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Anti-regime protests rock Kurdish-majority northwestern Iran
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Protesters march as a building burns in the Iranian city of Mahabad, 421 miles (678 kilometers) northwest of Tehran, following the death of a young Kurdish woman who was sexually assaulted by an Iranian man, believed to be an Iranian intelligence operative, which led to her death. (Photo courtesy of Rudaw)

Protesters march as a building burns in the Iranian city of Mahabad, 421 miles (678 kilometers) northwest of Tehran, following the death of a young Kurdish woman who was sexually assaulted by an Iranian man, believed to be an Iranian intelligence operative, which led to her death. (Photo courtesy of Rudaw)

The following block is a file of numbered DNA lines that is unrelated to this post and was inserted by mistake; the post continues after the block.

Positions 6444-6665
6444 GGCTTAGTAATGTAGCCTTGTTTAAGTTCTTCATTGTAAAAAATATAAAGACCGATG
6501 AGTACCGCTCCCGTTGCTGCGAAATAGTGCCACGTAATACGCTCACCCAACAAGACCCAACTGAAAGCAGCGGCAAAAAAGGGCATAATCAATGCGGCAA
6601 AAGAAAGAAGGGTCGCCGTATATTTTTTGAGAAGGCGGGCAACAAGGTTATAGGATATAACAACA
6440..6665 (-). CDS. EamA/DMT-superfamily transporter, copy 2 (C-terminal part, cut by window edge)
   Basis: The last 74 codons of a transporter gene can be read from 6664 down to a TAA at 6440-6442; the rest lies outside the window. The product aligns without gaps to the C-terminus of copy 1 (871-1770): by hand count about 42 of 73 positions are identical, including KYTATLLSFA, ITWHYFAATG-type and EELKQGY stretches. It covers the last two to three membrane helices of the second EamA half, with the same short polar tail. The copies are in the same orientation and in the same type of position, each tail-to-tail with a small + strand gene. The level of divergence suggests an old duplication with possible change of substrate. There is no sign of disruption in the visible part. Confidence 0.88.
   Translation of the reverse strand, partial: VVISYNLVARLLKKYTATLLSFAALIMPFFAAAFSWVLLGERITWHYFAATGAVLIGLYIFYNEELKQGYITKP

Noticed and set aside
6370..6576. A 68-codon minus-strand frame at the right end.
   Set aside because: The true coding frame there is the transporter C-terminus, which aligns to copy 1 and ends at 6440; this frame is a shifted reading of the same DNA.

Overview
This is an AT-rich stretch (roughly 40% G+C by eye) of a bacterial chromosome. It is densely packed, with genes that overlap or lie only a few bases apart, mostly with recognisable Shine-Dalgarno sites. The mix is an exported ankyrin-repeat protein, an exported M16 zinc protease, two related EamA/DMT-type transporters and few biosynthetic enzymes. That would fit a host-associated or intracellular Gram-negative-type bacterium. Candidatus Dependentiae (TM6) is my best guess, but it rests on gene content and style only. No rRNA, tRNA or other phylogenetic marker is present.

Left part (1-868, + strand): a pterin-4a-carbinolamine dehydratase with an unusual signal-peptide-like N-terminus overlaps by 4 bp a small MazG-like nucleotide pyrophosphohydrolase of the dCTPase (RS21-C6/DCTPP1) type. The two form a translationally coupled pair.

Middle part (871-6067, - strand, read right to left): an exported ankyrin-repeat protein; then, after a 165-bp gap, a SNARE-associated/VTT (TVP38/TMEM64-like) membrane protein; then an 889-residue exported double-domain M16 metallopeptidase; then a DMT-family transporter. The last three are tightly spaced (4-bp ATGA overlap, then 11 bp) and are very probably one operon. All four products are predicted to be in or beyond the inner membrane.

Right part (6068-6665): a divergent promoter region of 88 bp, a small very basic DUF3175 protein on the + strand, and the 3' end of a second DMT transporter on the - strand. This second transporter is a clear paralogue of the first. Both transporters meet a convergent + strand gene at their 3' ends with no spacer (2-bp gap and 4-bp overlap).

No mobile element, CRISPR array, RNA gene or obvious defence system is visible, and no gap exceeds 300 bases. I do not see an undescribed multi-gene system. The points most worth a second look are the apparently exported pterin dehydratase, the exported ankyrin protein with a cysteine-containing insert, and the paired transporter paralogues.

Erbil and Mahabad, Asharq Al-Awsat—On Sunday, and for the fourth day in a row, violent protests rocked the Kurdish-majority city of Mahabad in northwestern Iran, after the death on Thursday of a 25-year-old woman whom sources say died after an Iranian intelligence operative attempted to rape her.

Violent clashes broke out between the protesters and Iranian security services as the demonstrators set fire to the Tara hotel where the young woman, Farinaz Khosrawani, worked, as well as other buildings, according to Kurdish news website Rudaw.

Reports allege an Iranian intelligence operative attempted to rape Khosrawani in his hotel room. She tried to flee and then either fell from the balcony of the hotel by accident or jumped deliberately to commit suicide, depending on differing accounts.

The protests have now spread to other cities in the country with large Kurdish populations, Hussein Yazdanpanah, the secretary-general of the Kurdistan Freedom Party (KFP), a Kurdish–Iranian opposition group based in Iraqi Kurdistan, told Asharq Al-Awsat on Sunday.